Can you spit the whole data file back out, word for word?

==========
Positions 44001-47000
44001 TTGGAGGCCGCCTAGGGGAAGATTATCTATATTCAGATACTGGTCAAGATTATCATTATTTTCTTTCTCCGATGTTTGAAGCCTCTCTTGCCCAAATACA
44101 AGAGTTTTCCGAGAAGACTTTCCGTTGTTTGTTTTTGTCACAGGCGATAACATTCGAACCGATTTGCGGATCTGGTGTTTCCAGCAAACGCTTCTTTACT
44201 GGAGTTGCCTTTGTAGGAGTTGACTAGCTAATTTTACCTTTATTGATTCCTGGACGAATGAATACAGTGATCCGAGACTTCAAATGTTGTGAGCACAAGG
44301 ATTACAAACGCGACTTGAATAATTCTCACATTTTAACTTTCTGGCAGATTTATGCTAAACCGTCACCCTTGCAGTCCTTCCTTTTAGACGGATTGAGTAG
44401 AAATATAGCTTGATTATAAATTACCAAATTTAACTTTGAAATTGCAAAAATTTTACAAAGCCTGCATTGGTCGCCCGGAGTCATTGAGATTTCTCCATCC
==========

Positions 44001-47000
44001 TTGGAGGCCGCCTAGGGGAAGATTATCTATATTCAGATACTGGTCAAGATTATCATTATTTTCTTTCTCCGATGTTTGAAGCCTCTCTTGCCCAAATACA
44101 AGAGTTTTCCGAGAAGACTTTCCGTTGTTTGTTTTTGTCACAGGCGATAACATTCGAACCGATTTGCGGATCTGGTGTTTCCAGCAAACGCTTCTTTACT
44201 GGAGTTGCCTTTGTAGGAGTTGACTAGCTAATTTTACCTTTATTGATTCCTGGACGAATGAATACAGTGATCCGAGACTTCAAATGTTGTGAGCACAAGG
44301 ATTACAAACGCGACTTGAATAATTCTCACATTTTAACTTTCTGGCAGATTTATGCTAAACCGTCACCCTTGCAGTCCTTCCTTTTAGACGGATTGAGTAG
44401 AAATATAGCTTGATTATAAATTACCAAATTTAACTTTGAAATTGCAAAAATTTTACAAAGCCTGCATTGGTCGCCCGGAGTCATTGAGATTTCTCCATCC